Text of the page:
Conclusions

The study, despite a small sample group, indicates advantages resulting from using silicon dioxide and propionate in the form of one preparation in patients after gastric resection performed because of the existing neoplastic disease. Patients experienced considerable advantages from the digestive system. The presented preliminary study constitutes an element of prospective studies within the group of patients after extended resections performed within the digestive tract.

Conflict of interest

The authors declare no conflict of interest.

References

1 

Mathias JR, Fernandez A, Sninsky CA, et al. Nausea, vomiting, and abdominal pain after Roux-en-Y anastomosis: motility of the jejunal limb. Gastroenterology 1985; 88: 101-7.

2 

Yang YS, Chen LQ, Yan XX, et al. Preservation versus non-preservation of the duodenal passage following total gastrectomy: a systematic review. J Gastrointest Surg 2013; 17: 877-86.

3 

Tomita R, Fujisaki S, Tanjoh K, et al. Studies on gastrointestinal hormone and jejunal interdigestive migrating motor complex in patients with or without early dumping syndrome after total gastrectomy with Roux-en-Y reconstruction for early gastric cancer. Am J Surg 2003; 185: 354-9.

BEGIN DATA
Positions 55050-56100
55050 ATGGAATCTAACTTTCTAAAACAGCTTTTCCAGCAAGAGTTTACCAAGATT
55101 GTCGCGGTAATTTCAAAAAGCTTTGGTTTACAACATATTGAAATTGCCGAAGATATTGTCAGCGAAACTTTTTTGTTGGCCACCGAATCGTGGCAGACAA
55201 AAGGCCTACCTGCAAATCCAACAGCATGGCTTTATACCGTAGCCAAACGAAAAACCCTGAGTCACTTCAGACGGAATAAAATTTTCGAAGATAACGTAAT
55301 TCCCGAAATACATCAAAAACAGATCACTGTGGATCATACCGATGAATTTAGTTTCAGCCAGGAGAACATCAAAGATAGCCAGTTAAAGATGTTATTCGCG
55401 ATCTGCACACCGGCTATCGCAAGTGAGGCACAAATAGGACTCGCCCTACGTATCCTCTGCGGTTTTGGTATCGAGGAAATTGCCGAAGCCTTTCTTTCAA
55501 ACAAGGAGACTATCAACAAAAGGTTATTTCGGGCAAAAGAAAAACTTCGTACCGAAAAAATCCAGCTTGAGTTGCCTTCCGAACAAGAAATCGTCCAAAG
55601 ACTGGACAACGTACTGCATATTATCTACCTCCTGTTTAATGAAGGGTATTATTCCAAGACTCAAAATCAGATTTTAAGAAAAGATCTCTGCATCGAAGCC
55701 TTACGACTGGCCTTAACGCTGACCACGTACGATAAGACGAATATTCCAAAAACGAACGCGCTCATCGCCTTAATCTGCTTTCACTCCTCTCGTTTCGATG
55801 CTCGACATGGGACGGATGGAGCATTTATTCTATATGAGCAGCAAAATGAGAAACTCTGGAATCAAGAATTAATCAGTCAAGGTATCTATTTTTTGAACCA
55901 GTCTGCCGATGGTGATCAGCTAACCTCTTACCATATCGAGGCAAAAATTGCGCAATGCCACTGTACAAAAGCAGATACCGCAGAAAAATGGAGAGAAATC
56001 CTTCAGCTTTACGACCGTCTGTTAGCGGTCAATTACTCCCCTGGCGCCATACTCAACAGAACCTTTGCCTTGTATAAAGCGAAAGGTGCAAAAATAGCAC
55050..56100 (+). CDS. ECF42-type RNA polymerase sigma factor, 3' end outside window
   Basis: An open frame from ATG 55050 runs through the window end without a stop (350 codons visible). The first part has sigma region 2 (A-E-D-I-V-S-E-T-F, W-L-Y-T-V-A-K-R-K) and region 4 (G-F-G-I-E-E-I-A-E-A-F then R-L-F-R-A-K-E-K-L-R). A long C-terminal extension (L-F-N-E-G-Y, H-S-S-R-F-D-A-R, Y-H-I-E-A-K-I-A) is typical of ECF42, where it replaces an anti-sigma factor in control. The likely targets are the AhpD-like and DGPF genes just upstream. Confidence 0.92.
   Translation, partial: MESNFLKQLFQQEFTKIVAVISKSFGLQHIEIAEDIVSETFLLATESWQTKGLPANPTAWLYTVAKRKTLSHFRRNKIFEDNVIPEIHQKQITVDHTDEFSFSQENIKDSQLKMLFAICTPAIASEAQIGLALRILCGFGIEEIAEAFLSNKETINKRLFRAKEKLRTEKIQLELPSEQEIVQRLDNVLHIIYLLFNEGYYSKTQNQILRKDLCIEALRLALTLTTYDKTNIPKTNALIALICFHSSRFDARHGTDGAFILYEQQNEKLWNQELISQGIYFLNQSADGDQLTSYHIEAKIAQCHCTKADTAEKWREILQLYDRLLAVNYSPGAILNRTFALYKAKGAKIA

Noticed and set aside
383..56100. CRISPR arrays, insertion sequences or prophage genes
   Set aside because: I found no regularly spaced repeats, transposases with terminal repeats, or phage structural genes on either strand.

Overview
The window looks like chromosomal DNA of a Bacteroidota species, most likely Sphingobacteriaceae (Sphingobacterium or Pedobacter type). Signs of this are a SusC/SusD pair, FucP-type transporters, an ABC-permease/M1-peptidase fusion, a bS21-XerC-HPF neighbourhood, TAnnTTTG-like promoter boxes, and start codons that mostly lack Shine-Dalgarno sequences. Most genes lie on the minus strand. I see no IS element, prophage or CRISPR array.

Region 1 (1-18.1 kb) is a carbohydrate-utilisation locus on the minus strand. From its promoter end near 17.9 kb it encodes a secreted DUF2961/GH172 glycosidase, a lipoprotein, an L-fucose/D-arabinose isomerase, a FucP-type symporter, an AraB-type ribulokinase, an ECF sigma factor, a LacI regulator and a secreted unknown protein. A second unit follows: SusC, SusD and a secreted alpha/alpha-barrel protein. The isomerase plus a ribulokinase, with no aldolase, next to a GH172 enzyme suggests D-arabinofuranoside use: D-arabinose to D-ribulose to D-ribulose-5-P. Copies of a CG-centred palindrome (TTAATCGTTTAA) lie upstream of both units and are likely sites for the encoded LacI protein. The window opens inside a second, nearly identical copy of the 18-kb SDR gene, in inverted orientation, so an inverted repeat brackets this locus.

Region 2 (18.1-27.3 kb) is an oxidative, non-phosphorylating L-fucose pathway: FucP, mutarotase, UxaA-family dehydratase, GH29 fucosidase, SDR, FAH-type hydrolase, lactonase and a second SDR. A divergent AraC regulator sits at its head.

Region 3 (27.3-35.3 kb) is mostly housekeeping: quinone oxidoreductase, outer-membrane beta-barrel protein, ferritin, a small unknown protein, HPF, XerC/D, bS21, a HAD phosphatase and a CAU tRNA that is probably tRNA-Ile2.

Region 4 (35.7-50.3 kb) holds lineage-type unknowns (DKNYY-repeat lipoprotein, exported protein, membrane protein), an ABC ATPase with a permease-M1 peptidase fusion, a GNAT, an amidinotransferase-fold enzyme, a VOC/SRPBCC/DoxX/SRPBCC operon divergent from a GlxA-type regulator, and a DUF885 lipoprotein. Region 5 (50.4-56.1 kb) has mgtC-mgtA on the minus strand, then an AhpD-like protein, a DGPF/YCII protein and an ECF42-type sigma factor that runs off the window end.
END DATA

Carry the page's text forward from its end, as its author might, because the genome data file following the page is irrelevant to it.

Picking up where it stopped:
4 

Olesiński T. Pathophysiological consequences of total gastrectomy. Gastroenterol Klin 2015; 7: 90-5.

5 

Van Beek AP, Emous M, Laville M, et al. Dumping syndrome after esophageal, gastric orbariatric surgery: pathophysiology, diagnosis, and management. Obesity Rev 2017; 18: 68-85.

6 

Krokowicz L, Mackiewicz J, Wejman-Matela A, et al. Management of traveller’s diarrhoea with a combination of sodium butyrate, organic acids and A-300 silicon dioxide. Gastroenterology Rev 2014; 9: 285-90.

7 

Morrison DJ, Preston Y. Formation of short chain fatty acids by the gut microbiota and their impact on human metabolism. Gut Microbes 2016; 7: 189-200.

8 

Sun M, Wu W, Liu Z, et al. Microbiota metabolite short chain fatty acids, GPCR, and inflammatory bowel diseases. J Gastroenterol 2017; 52: 1-8.

9 

Banasiewicz T, Borycka-Kiciak K, Dobrowolska-Zachwieja A, et al. Clinical aspects of sodium butyrate application in dietary treatment of bowel diseases. Gastroenterology Rev 2010; 5: 329-34.

10